Monday, October 31, 2011

Is our healthcare system to big to fail? Thoughts from the APHA annual meeting

Yesterday the annual meeting of the American Public Health Association (APHA) in Washington, D.C., began in earnest. This is the time of the year that public health practitioners from all over the country gather to learn about what’s been accomplished over the previous year as well as what’s hot.

In reviewing the program, it’s clear that across the country much has been accomplished. What's also apparent is that public health has never been more important.

The United States spends more money on healthcare than any other country and our health outcomes are amongst the worst of the world’s developed countries. If the U.S. healthcare system was a stand-alone business, we would have been outsourced to Europe or Costa Rica.  The truth is that our healthcare system is too big to fail for many reasons, but mostly because the health of our nation is central to our ongoing competitiveness in the world market.

The role of public health has never been more important. Chronic diseases are what are killing us. The medical system has not been able to make significant inroads into turning this tide because our healthcare system was not built to promote health; it was built to treat illness. As such, it doesn’t have the capacity to meaningfully identify, let alone address, the social determinants of health _ examples are unhealthy housing or inadequate public transportation systems _ that perpetuate poor health outcomes.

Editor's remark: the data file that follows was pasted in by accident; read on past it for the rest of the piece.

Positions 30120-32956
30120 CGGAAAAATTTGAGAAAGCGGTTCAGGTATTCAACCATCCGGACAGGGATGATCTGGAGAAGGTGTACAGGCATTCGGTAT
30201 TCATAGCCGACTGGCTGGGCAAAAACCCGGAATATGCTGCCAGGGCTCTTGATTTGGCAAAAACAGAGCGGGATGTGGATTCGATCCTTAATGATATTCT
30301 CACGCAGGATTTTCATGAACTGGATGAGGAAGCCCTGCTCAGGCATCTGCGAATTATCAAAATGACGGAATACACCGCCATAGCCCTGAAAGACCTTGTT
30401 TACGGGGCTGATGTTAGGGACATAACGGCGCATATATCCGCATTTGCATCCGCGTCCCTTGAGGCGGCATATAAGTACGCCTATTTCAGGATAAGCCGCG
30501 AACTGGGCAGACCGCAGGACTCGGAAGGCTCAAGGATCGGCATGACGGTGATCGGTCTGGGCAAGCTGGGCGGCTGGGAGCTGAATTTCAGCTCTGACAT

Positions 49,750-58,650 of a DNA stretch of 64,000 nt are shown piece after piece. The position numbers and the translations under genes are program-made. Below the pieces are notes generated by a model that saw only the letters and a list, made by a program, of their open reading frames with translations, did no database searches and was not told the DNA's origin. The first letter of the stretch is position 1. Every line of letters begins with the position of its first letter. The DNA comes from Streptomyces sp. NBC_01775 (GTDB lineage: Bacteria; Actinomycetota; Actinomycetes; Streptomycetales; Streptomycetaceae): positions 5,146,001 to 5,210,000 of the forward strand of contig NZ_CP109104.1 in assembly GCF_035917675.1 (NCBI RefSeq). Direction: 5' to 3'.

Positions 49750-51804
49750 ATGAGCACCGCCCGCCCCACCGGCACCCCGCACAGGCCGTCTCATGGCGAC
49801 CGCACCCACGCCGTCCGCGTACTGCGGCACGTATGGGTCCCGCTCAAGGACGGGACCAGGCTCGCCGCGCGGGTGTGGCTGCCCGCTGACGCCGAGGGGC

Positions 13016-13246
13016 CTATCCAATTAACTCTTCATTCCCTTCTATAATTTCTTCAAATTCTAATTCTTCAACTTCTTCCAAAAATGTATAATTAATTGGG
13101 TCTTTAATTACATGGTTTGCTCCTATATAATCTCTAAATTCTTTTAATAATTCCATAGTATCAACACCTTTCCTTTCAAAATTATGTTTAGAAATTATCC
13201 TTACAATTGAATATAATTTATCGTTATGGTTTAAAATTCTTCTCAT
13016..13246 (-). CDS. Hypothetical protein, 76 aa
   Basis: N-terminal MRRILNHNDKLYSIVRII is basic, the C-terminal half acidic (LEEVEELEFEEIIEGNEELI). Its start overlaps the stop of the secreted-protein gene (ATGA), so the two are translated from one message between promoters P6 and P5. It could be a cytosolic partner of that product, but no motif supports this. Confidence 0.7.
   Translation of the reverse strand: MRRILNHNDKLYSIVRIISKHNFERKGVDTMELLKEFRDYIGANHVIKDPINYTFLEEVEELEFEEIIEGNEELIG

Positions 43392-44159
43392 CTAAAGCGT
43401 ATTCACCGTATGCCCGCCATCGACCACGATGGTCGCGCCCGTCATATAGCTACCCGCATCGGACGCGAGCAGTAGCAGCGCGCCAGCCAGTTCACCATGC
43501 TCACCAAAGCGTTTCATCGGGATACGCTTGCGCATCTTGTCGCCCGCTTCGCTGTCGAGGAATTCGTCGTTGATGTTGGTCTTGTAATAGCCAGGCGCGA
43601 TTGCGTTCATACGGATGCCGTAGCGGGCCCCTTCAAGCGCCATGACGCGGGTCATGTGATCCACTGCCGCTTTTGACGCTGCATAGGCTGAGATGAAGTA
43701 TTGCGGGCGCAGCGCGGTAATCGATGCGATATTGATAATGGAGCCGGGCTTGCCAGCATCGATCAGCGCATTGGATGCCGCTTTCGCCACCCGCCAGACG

Health reform and the Affordable Healthcare Act offer an opportunity to truly transform how this country promotes health. It’s up to us in public health to seize the opportunity to improve the health of our communities.

To learn more about the conference and what’s hot, follow along on APHA’s Annual Meeting Blog.

I am excited to be here and learn from my colleagues from around the country about what’s worked and what hasn't in their communities to improve health outcomes. I look forward to returning to Baltimore invigorated and armed with many new ideas for promoting better health for all.

Take Care, B’more.

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